Monday, 10 March 2014
A Wife for Mr Darcy by Mary Lydon Simonsen
This is the second book I have read by this author, the first being 'When they fall in Love' and what a delightful read it was. This book is a Pride and Prejudice 'what if'. What if Mr Darcy came to Longborn a few days after the Meryton assembly and apologised to Elizabeth for his comment, that she was not handsome enough to tempt him. What if for the rest of his stay he made more effort with the society in Hertfordshire to repair the damage done.
As a result of Mr Darcy's apology Elizabeth and he get on quite well, so you can imagine how her conversation with Wickham goes, it is so funny. What a difference it makes when someone speaks ill of someone you like.
But alas although Elizabeth and Darcy get along there is a complication, before venturing into Hertfordshire Mr Darcy had already started to show attention to a young lady by the name of Miss Montford, deciding it was high time he took steps in the direction of marriage. While not yet courting her, there where expectations and of course Mr Darcy being the honourable man he is (even if he is in love with Elizabeth) must do what is expected. The author did her research and it was interesting to learn more about the rules that surround courtship and what the established mode of conduct was. There really was a fine line between showing someone even the smallest amount of attention and making a proposal, If I was a man in the Regency era I would be walking around with my head down less anybody think I was interested! Once you made a beginning there was no going back without causing a scandal, even before you started a courtship!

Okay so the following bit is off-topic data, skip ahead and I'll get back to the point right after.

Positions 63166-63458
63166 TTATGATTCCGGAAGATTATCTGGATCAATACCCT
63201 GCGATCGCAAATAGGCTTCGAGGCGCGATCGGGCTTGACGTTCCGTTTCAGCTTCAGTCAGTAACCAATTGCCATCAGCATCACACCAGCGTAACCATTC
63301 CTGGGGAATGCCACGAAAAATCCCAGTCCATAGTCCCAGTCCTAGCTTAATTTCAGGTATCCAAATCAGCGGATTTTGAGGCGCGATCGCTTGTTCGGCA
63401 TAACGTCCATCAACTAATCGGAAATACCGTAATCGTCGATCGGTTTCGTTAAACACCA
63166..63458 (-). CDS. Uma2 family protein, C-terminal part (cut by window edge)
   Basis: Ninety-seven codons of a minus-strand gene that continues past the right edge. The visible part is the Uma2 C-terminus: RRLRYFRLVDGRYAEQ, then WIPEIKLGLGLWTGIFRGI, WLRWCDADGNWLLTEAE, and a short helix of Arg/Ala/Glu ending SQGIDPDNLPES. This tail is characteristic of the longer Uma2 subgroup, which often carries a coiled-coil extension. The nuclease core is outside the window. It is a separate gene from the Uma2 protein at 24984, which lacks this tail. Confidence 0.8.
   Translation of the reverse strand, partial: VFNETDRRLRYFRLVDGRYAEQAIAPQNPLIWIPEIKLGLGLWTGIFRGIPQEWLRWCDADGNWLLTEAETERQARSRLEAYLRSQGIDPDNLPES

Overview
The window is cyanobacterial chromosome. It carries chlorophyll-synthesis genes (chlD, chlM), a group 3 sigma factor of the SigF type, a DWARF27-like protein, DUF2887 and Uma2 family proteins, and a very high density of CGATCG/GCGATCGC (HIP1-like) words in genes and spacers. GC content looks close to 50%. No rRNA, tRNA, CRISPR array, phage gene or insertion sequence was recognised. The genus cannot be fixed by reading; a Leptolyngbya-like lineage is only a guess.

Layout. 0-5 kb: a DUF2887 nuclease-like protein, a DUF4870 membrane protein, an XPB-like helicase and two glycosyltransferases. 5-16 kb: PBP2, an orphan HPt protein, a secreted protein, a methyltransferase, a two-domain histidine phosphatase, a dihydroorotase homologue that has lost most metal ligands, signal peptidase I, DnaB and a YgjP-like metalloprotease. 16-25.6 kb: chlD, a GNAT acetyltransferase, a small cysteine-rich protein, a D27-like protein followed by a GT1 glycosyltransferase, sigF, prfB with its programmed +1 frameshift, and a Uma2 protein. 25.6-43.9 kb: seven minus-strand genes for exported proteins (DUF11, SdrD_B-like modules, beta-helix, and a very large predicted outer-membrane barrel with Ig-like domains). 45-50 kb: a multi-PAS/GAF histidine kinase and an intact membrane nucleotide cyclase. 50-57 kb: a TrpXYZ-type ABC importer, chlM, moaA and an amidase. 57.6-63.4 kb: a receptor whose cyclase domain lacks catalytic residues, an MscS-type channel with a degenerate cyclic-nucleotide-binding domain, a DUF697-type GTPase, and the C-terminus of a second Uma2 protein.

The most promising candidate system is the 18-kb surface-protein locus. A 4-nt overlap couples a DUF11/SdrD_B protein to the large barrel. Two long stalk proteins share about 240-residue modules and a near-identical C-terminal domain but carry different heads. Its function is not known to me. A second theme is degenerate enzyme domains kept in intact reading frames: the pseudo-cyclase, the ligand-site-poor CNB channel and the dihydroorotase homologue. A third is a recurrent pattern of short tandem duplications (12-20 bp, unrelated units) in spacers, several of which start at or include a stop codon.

It is sad to think that with all of his money, his name, and his elevated position in society that happiness might elude him because he may have to marry a woman he does not love. On the other hand, it would be difficult to truly be miserable when you take into consideration the enormity of his wealth, his large estate in Derbyshire, and a house in town.” “Elegant carriages and paintings by the Masters,” Jane said, adding to Lizzy’s list. “An invitation to Almack’s.” “Tickets to the opera.” “A stable full of horses…” -M.Lydon Simonsen
I love Charles Bingley in this story, even before the Netherfield ball he is intent on having Miss Bennet, he will not give way even when his two sisters give their opinion on the matter. Charles is actually happy to see the back of them as they have nothing constructive to say about Jane Bennet. When his sisters leave Netherfield his older sister comes to stay with her children. It was an interesting concept for Charles to have more brothers and sisters as it gave the opportunity for more characters and the opportunity to expand on Jane's lovely qualities. All I will say is Charles's niece Athena, the billiards room and Darcy shoving Elizabeth through a secret door in the wood panelling, Hilarious!!!!
I really liked Georgiana in this book, a confident, lively, sweet young Lady; I liked her very much, very much indeed. The difference in Georgiana in comparison with Austen's portrayal did not stretch the imagination. The author was very clever in that by making subtle changes, she had the licence to bend the characters to her liking. Georgiana was 18 and had already come out thus helping her in some way towards conquering some of her shyness. As a result her relationship with Darcy was wonderful and their playfulness with one another showed them both in the best light. There was nothing not to like about the pair of siblings and Georgiana's determination to see her brother happy could only help in getting him and Elizabeth together.